Drama nerds know this as what Linda Loman says about Willy toward the end of "Death of a Salesman."
The relevant part of the quotation is:
"I don’t say he’s a great man. Willy Loman never made a lot of money. His name was never in the paper. He’s not the finest character that ever lived. But he’s a human being, and a terrible thing is happening to him. So attention must be paid. He’s not to be allowed to fall into his grave like an old dog. Attention, attention must be finally paid to such a person."
This quote is a double-edged sword for me. Minor Quibbles: First of all, on some level I'd rather all but my very favorite people paid less attention to me than more. Also, I've known some old dogs who have fallen into their graves after spending their lifetimes giving joy.
Major Quibble: I want to have lived a life of significance, but I find paying attention to all sorts of things very difficult. I'm not sure if it's more work for me or if I'm just not very good at it, and those things are not mutually exclusive. Could I be addicted to distraction? I spend most of my quiet moments having conversations with myself in my head. Some of them are replaying past conversations, sometimes I'm preparing for a conversation in the future. But whatever I'm doing, I'm not listening to the world around me.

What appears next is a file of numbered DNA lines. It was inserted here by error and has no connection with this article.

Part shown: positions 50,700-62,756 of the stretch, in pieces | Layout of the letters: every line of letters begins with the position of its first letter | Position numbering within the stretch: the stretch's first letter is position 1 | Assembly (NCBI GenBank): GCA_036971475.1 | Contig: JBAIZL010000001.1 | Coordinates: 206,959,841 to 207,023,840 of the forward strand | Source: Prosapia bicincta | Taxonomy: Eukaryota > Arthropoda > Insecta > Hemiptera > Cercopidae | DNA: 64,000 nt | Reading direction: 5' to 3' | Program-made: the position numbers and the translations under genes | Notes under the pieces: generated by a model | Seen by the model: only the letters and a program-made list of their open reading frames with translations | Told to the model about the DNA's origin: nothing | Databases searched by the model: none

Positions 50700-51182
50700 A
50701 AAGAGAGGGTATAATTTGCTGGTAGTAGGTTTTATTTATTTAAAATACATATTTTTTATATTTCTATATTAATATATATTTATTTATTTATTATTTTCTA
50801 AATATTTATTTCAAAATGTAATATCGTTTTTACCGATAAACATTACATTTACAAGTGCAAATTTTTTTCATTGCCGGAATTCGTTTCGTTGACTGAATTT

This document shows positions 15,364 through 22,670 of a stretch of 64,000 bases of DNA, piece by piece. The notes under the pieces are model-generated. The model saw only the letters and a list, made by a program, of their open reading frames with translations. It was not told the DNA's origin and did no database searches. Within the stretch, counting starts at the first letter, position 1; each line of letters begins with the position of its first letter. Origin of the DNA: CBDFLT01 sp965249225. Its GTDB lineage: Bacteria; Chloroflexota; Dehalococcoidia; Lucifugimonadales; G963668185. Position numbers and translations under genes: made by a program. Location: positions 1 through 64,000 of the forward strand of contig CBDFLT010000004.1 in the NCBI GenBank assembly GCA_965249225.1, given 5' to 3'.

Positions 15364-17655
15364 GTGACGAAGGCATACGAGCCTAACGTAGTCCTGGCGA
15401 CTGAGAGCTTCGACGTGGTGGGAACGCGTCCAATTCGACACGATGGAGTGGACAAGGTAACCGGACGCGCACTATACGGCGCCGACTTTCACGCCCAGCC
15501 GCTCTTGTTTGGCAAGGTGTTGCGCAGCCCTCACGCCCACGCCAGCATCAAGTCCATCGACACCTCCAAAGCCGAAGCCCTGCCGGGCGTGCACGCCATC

"Good conversations" and "driving" are when I do my best attention-paying. And even with those my attention can be suboptimal.
What is my attention so afraid of? And if I can figure out that thing, will it lead me to the significance I want.
I guess those are my questions for today.